Who you befriend affects your economic mobility

When it comes to economic mobility – low-income children’s ability to rise from poverty – we’ve known for a while that where you live influences your chances of success. Now, a new study suggests it’s not just where you live, but who you know that can tip the odds.

A vast new project looking at the connections between tens of millions of young adults provides the clearest picture yet of how social capital and connections across different socioeconomic levels can increase economic mobility. The data, based on more than 70 million Facebook profiles, covers 82% of people aged 25-44 in the U.S. – or more than 21 billion “friendships.”

“Many have argued that the strength of an individual’s social network and community — their social capital – may have an important effect on outcomes ranging from health to education to earnings,” explained study author Raj Chetty. “But measuring social capital has proven to be difficult, with most work to date having to rely on small surveys or indirect proxies, limiting our understanding of what social capital really is and why it matters.”

Using this enormous dataset, Opportunity Insights (the same research group led by Raj Chetty that named the Charlotte region 50th out of 50 for economic mobility in the U.S.) computed how likely low-income people were to be friends with high-income people. Their analysis goes down to the zip code, high school and college level.

[Explore the interactive Social Capital Atlas]

The results are available in an interactive “Social Capital Atlas” that allows users to see those connections mapped out. A quick perusal of the Charlotte region immediately shows some interesting contrasts:

  • There’s a big difference between how likely low-income individuals are to be friends with high-income individuals based on where they went to high school. At Providence High School and Hough High School, 84% and 75.6% of low-income individuals’ friends are high-earners. Compare that to 18.9% at West Charlotte High School. Providence and Hough are both relatively high-income schools located in largely White communities, while West Charlotte is lower-income and located in a largely Black neighborhood.

  • There are also big differences in ZIP codes. In 28203 (the area encompassing Eastover and Myers Park), 57% of low-income individuals’ friends are high-income. It’s 52.5% in 28277, covering Ballantyne and south Mecklenburg. But in 28217, covering much of west Charlotte, it’s only 27.3%.

  • Beyond Mecklenburg, regional disparities are pronounced as well. For example: While 51.9% of low-income individuals’ friends are high earners in Waxhaw, only 21.2% are in Rockingham.

This de facto segregation by class of who we know is the strongest predictor of economic mobility, the researchers found. And “economic connectedness,” or forming friendships across this divide, appears to be the most powerful way to help children from low-income families climb the economic ladder.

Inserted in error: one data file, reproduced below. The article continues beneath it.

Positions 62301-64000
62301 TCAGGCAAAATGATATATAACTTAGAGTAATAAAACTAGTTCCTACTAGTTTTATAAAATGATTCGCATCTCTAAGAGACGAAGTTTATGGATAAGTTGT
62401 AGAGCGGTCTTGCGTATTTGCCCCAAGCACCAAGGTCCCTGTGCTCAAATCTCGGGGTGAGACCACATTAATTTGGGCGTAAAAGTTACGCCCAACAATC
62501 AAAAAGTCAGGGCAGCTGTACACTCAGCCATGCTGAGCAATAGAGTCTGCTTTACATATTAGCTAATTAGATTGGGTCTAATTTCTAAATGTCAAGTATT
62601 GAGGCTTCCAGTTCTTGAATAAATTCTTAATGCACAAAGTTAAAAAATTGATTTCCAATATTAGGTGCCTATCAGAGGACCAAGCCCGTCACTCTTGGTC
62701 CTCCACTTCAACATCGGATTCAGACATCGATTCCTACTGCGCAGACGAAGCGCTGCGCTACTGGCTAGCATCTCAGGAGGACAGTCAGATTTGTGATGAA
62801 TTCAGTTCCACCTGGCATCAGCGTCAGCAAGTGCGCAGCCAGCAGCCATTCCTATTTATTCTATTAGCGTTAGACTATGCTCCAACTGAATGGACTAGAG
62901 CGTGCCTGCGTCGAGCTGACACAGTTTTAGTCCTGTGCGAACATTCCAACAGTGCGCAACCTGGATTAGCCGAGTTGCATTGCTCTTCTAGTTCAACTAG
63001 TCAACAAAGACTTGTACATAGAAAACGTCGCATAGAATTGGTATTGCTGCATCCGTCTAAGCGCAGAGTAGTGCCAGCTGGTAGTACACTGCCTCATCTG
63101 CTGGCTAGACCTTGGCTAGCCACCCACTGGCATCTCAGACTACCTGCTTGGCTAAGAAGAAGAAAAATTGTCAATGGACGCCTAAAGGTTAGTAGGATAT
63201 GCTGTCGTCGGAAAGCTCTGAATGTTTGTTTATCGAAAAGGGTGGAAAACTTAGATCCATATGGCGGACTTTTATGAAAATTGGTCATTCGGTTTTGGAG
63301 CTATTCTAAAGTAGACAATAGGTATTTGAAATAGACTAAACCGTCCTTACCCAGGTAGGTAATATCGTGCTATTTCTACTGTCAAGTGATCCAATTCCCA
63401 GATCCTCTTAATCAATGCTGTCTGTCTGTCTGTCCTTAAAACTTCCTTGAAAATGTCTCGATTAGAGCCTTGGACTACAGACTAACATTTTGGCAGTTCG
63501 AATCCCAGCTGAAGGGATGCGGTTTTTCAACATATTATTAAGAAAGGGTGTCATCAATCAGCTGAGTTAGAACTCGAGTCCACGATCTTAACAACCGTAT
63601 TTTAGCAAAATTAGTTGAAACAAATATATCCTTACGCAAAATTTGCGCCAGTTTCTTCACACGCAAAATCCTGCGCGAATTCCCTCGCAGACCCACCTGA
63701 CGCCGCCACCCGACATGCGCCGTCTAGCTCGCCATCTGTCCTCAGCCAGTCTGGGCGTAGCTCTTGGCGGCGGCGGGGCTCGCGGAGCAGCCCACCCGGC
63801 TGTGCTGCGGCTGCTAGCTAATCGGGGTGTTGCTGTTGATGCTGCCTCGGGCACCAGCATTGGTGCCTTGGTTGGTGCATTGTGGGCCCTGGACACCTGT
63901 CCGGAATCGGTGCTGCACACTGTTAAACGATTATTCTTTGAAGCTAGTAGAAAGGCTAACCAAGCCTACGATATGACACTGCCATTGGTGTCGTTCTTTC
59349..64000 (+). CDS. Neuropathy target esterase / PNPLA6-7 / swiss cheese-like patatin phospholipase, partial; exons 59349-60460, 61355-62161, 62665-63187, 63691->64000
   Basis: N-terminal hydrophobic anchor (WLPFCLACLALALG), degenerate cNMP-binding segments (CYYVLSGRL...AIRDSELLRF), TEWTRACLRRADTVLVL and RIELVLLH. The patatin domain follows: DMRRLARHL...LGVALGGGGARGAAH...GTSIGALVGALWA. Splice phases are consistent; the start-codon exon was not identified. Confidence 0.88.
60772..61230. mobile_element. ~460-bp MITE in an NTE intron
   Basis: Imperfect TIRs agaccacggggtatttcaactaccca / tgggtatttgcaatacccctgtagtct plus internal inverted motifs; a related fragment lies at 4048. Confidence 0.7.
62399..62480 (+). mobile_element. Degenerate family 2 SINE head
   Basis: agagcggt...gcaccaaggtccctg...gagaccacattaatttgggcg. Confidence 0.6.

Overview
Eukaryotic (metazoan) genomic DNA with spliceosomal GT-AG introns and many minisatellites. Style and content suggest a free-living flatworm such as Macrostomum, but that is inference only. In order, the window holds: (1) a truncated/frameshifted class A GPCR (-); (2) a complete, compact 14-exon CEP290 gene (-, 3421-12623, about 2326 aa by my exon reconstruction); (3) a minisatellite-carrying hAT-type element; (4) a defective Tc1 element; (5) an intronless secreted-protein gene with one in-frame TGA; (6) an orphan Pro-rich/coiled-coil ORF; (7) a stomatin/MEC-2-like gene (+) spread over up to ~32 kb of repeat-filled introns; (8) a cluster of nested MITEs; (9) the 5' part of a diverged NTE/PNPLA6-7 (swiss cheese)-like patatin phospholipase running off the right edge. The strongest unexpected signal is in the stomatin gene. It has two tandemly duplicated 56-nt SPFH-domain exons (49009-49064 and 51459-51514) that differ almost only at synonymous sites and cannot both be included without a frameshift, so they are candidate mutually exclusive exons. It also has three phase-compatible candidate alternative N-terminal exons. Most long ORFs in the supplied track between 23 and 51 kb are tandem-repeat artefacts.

“Growing up in a community connected across class lines improves kids’ outcomes and gives them a better shot at rising out of poverty,” said Chetty, a Harvard University economist and Opportunity Insight’s director, told the New York Times.

Then researchers attributed half of the disconnectedness across class lines they observed to lack of exposure (low- and high-income children going to different schools, for example), and half to friending bias (low-income and high-income children at the same schools forming friendships with people similar to them).

That suggests that, in addition to measures that reduce the segregation of schools and neighborhoods (such as bussing or allowing more density in established single-family neighborhoods), we should also look to promote friendships across class lines once people are in the same location.

“In some communities, it may be more fruitful to focus on increasing integration to increase cross-class interaction; in others, it may be more effective to focus on reducing friending bias,” the researchers wrote. “More broadly, beyond direct efforts to increase cross-class interaction, our analysis suggests that providing relevant bridging social capital may make other programs that seek to increase economic mobility more effective as well. For example, recent programs that have had large impacts in helping families move to higher-opportunity neighborhoods or obtain higher-paying jobs provide bridging social capital and outperform traditional programs that focus solely on economic resources or skills.”

You can find a detailed explanation of the study’s methodology, including how they created their dataset, anonymized data and estimated income levels, as part of the full paper published in Nature.